- Maureen Archer & Ronnie Cohen, Sidelined on the (Judicial) Bench: Sports Metaphors in Judicial Opinions, 35 Am. Bus. L.J. 225 (1998).
- Linda L. Berger, What is the Sound of a Corporation Speaking? How the Cognitive Theory of Metaphor Can Help Lawyers Shape the Law, 2 J. ALWD 169 (2004).
- Haig Bosmajian, Metaphor and Reason in Judicial Opinions (S. Ill. U. Press 1992).
- Michael H. Frost, Greco-Roman Analysis of Metaphoric Reasoning, in Introduction to Classical Legal Rhetoric: A Lost Heritage 85 (Ashgate Publg. Ltd. 2005).
- Michael Frost, Greco-Roman Analysis of Metaphoric Reasoning, 2 Leg. Writing 113 (1996).
- Bryan A. Garner, A Dictionary of Modern Legal Usage 558 (Metaphors) (2d ed., Oxford U. Press 1995).
- Bernard J. Hibbitts, Making Sense of Metaphors: Visuality, Aurality, and the Reconfiguration of American Legal Discourse, 16 Cardozo L. Rev. 229 (1994).
- Chad M. Oldfather, The Hidden Ball: A Substantive Critique of Baseball Metaphors in Judicial Opinions, 27 Conn. L. Rev. 17 (1994).
- Thomas Ross, Metaphor and Paradox, 23 Ga. L. Rev. 1053 (1989).
- Michael R. Smith, The Power of Metaphor and Simile in Persuasive Writing, in Advanced Legal Writing: Theories and Strategies in Persuasive Writing 179 (Aspen L. & Bus. 2002).
- Elizabeth G. Thornburg, Metaphors Matter: How Images of Battle, Sports, and Sex Shape the Adversary System, 10 Wis. Women's L.J. 225 (1995).
- Steven L. Winter, Transcendental Nonsense, Metaphoric Reasoning, and the Cognitive Stakes for Law, 137 U. Pa. L. Rev. 1105 (1989).
- Michael J. Yelnosky, If You Write It, (S)he Will Come: Judicial Opinions, Metaphors, Baseball, and "The Sex Stuff," 28 Conn. L. Rev. 813 (1996).
3. Literary and historical allusion in persuasive legal writing
Another specific figure of speech that has attracted some individual attention by legal writing scholars is literary (and historical) allusion. The following is a list of recent works on this topic.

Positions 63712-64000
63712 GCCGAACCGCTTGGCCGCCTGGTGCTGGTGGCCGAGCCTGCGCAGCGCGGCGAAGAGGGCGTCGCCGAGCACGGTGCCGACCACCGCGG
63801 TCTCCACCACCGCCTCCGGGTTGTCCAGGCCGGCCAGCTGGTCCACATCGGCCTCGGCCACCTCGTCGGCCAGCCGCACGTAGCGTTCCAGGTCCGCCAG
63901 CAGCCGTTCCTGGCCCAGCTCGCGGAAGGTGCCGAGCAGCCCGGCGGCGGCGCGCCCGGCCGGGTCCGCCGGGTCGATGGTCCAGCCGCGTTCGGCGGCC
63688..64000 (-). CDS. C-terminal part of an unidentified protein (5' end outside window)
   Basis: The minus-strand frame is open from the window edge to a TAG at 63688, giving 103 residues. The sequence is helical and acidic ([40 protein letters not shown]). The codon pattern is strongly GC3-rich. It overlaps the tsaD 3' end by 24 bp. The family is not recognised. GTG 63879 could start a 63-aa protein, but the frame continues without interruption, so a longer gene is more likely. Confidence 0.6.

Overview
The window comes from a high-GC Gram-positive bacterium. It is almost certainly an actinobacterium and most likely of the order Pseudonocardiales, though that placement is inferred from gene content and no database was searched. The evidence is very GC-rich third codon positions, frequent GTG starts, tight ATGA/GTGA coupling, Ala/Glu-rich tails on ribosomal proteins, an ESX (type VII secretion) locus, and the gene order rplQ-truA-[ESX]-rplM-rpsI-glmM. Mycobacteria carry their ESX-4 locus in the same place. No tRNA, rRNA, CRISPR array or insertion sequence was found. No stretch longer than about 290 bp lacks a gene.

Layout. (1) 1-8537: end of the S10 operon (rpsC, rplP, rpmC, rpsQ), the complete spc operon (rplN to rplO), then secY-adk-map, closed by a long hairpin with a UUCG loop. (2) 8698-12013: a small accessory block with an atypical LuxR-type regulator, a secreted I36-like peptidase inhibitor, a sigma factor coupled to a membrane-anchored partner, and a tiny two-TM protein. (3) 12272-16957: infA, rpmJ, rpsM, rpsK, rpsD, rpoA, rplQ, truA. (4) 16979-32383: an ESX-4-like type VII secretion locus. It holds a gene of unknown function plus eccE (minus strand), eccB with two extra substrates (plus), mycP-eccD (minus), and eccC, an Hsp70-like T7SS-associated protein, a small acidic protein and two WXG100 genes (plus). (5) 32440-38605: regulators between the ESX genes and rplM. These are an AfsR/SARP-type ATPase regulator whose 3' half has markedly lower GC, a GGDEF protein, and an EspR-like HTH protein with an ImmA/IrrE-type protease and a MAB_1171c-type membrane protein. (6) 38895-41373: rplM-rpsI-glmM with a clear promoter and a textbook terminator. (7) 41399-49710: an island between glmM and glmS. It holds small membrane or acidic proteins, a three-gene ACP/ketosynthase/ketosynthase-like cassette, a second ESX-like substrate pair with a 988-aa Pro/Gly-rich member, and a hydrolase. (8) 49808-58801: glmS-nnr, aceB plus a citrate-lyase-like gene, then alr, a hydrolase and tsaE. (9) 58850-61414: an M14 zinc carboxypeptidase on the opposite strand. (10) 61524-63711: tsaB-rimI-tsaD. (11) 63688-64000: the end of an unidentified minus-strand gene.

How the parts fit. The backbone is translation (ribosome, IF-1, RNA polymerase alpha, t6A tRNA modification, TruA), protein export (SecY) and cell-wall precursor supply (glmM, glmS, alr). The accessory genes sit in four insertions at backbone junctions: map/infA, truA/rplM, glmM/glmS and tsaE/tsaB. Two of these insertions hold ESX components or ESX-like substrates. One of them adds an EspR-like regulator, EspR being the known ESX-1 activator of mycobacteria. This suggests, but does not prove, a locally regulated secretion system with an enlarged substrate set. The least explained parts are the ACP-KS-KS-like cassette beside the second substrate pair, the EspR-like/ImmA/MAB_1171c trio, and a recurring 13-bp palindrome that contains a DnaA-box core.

- William Domnarski, Shakespeare in the Law, 67 Conn. B.J. 317 (1993).
- Bryan A. Garner, A Dictionary of Modern Legal Usage 531 (Literary Allusion) (2d ed., Oxford U. Press 1995).
- Jane N. Richmond, Literary and Historical References, in Legal Writing: Form & Function 130 (NITA 2002).
- Michael R. Smith, The Functions of Literary References in Persuasive Writing: A Multi-Disciplinary Analysis, in Advanced Legal Writing: Theories and Strategies in Persuasive Writing 9 (Aspen L. & Bus. 2002).
- Lis Wiehl, Judges and Lawyers Are Not Singing From the Same Hymnal When It Comes to Allowing the Bible in the Courtroom, 24 Am. J. Tr. Advoc. 273 (2000).
- Charles Alan Wright, Literary Allusion in Legal Writing: The Haynsworth-Wright Letters, 1 Scribes J. Leg. Writing 1 (1990).
4. Other specific figures of speech in persuasive legal writing
Below is a list of other works that explore individual figures of speech and their relevance to contemporary legal writing. The citation to each work identifies the specific figure of speech the work addresses.
- Michael H. Frost, Greco-Roman Elements of Forensic Style, in Introduction to Classical Legal Rhetoric: A Lost Heritage 109 (Ashgate Publg. Ltd. 2005) (discussing the rhetorical stylistic devices of antithesis and parallelism).
- Bryan A. Garner, A Dictionary of Modern Legal Usage 44 (Alliteration) (2d ed., Oxford U. Press 1995).
- Bryan A. Garner, A Dictionary of Modern Legal Usage 468 (Irony) (2d ed., Oxford U. Press 1995).
- Bryan A. Garner, A Dictionary of Modern Legal Usage 718 (Puns) (2d ed., Oxford U. Press 1995).
- Bryan A. Garner, A Dictionary of Modern Legal Usage 808 (Similes) (2d ed., Oxford U. Press 1995).
- Judith A. Harris, Recognizing Legal Tropes: Metonymy as Manipulative Mode, 34 Am. U. L. Rev. 1215 (1985) (analyzing the use of the rhetorical device—metonymy—in legal discourse).
- Karen Larsen, Say It Again, 60–Apr. Or. St. B. Bull. 39 (2000) (discussing rhetorical forms of repetition).
- David M. Zlotnick, The Buddha's Parable and Legal Rhetoric, 58 Wash. & Lee L. Rev. 957 (2001) (analyzing the use of parables in legal scholarship).
1 Edward P. J. Corbett & Robert J. Connors, Classical Rhetoric for the Modern Student 20 (4th ed., Oxford U. Press 1999).
2 Id. at 378.